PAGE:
Rape of Nanking
Early in the 20th century, the Japanese government saw an opportunity to dominate the Eastern world, and began actively asserting dominance over the region. This began with minor skirmishes over territorial borders, but by the 1930s, their actions escalated and they launched a full scale invasion of the Asian continent, beginning in China. This invasion started the Second Sino-Japanese War, which later became the Pacific Theater during World War II after the Japanese bombed Pearl Harbor.
In November of 1937, the Japanese army secured the city of Shanghai, and headed for China’s new capital, a safe zone, called Nanking. The city immediately surrendered, as they were ill-equipped to defend themselves. After the city had been officially captured in early December, a six week raid on the city began. This consisted of mass murder, rape, pillaging, and destruction of the city. Despite the unconditional surrender of the Chinese military, the Japanese forces targeted and then systematically killed any man known or suspected of serving in the army.
Rape was one of the most common crimes committed during the siege on Nanking. It is estimated that between 200,000 and 800,000 women were raped; many were mutilated and killed following their rape.
The army subjected many people to death by beheading, bayonet, drowning, mass execution, and being buried alive. If the bodies were not burned, thrown into the Yangtze River, or buried in mass graves, they filled the streets or were left in large mounds. The city was completely destroyed.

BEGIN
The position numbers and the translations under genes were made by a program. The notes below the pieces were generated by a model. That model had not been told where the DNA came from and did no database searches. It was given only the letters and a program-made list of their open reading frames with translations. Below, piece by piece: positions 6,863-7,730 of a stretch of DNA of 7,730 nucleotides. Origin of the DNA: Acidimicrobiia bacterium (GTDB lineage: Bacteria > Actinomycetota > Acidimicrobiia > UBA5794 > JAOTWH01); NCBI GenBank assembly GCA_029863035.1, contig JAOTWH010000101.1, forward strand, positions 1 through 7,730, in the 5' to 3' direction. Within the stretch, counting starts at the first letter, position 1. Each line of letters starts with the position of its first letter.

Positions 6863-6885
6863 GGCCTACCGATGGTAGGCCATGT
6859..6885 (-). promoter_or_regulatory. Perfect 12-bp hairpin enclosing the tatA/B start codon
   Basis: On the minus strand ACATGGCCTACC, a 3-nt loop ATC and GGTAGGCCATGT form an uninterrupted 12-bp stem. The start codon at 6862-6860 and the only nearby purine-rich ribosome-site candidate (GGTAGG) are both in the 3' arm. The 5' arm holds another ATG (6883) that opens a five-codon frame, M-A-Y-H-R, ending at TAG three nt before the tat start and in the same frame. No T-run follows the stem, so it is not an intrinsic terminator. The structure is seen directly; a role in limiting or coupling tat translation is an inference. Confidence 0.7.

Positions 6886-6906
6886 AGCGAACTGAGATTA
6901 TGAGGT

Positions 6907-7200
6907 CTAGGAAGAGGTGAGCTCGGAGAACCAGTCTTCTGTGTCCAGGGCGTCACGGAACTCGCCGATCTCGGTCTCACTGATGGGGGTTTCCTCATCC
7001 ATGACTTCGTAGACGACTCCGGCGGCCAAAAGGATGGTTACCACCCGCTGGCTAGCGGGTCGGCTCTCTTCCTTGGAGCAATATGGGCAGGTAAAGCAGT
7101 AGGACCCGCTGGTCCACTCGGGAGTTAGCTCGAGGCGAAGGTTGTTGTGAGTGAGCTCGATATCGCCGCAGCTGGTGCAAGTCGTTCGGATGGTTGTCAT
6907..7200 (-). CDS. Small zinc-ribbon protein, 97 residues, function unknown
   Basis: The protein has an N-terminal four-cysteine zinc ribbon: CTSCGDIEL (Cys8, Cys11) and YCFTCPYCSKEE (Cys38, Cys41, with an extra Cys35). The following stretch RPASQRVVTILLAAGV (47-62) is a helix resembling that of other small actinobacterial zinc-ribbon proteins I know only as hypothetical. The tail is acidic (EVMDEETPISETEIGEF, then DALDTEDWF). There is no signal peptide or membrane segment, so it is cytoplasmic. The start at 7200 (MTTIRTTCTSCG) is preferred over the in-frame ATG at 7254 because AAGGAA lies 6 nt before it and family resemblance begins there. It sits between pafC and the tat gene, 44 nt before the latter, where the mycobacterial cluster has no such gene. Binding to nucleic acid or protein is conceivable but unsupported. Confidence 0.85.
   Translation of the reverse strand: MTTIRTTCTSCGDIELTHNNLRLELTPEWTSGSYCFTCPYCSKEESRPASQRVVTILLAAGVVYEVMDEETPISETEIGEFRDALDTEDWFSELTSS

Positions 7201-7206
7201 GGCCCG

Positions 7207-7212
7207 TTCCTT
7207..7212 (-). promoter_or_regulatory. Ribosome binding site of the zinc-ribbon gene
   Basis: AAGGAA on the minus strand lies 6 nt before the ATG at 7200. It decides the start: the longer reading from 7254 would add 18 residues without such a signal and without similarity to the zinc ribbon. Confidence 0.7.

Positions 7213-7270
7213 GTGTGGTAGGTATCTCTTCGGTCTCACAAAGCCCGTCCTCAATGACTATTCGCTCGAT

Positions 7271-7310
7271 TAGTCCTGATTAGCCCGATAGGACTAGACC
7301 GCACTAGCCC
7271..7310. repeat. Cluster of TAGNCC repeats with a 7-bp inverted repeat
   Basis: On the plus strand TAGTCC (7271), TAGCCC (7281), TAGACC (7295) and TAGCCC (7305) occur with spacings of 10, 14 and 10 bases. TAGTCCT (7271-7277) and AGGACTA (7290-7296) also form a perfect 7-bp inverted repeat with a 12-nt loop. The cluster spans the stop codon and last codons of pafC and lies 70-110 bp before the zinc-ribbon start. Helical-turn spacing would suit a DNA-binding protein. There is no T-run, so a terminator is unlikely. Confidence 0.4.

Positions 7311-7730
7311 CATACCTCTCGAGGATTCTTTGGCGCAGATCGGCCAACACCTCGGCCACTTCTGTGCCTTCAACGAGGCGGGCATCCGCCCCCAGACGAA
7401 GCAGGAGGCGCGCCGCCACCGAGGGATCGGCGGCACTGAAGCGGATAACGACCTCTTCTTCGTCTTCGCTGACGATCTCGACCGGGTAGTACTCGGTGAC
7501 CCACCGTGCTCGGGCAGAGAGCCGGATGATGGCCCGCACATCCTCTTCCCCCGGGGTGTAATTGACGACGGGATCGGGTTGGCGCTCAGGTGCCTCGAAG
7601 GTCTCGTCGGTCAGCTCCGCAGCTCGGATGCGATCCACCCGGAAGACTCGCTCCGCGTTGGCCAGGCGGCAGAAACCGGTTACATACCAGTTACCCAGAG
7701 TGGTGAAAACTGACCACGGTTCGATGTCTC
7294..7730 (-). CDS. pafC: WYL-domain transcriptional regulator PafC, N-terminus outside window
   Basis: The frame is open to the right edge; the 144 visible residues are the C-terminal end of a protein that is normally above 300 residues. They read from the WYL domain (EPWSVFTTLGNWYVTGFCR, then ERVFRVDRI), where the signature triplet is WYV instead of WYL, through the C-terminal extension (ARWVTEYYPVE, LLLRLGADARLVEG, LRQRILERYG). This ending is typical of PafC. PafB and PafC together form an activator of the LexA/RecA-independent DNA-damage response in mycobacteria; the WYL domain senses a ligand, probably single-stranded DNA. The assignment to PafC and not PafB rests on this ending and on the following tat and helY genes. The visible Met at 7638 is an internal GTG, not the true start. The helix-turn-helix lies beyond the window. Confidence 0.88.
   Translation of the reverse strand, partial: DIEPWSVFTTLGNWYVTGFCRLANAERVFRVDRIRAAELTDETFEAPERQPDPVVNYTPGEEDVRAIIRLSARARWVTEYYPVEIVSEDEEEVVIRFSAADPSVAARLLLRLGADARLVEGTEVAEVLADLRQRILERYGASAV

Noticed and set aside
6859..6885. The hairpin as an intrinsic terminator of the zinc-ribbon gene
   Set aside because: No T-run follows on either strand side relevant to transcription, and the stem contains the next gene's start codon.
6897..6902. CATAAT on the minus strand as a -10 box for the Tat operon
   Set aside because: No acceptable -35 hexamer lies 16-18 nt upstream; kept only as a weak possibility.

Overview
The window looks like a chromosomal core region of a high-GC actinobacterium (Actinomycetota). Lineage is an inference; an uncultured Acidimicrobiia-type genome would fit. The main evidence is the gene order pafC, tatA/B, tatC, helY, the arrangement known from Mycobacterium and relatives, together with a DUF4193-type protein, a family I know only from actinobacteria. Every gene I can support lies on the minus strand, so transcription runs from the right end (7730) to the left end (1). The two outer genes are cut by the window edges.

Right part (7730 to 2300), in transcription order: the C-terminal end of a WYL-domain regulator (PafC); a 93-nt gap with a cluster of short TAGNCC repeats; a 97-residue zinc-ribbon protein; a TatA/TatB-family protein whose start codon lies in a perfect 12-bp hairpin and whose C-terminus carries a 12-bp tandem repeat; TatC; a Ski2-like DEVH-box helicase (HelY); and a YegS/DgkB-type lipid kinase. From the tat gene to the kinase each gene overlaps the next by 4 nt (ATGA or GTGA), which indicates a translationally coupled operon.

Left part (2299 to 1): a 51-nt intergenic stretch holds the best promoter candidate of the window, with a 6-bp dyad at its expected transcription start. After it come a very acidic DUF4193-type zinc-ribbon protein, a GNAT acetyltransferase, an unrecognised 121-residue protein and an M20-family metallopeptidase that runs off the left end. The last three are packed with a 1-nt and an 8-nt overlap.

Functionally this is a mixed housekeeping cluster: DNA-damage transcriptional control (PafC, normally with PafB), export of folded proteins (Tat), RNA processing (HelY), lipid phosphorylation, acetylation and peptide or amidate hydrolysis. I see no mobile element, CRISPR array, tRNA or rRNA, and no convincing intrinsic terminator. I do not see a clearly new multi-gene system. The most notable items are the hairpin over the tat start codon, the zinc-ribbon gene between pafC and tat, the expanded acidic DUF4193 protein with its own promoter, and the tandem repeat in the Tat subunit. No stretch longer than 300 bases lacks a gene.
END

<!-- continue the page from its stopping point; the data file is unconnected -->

The exact death toll has been hard to estimate due to the destruction of Japanese military records after their surrender in 1945, as well as the inability to account for all the bodies because of their destruction. However, most experts agree that between 200,000 and 300,000 people were killed during the Nanking Massacre. While war tribunals did convict several officers after the fact and several political officials have made apologies for this atrocity, many Japanese people deny the extent of the brutalities committed in Nanking or even that the massacre happened at all. Many believe that this amount of damage could not have been caused in such a short amount of time and that the Chinese government exaggerated the statics to gain international sympathy and support.
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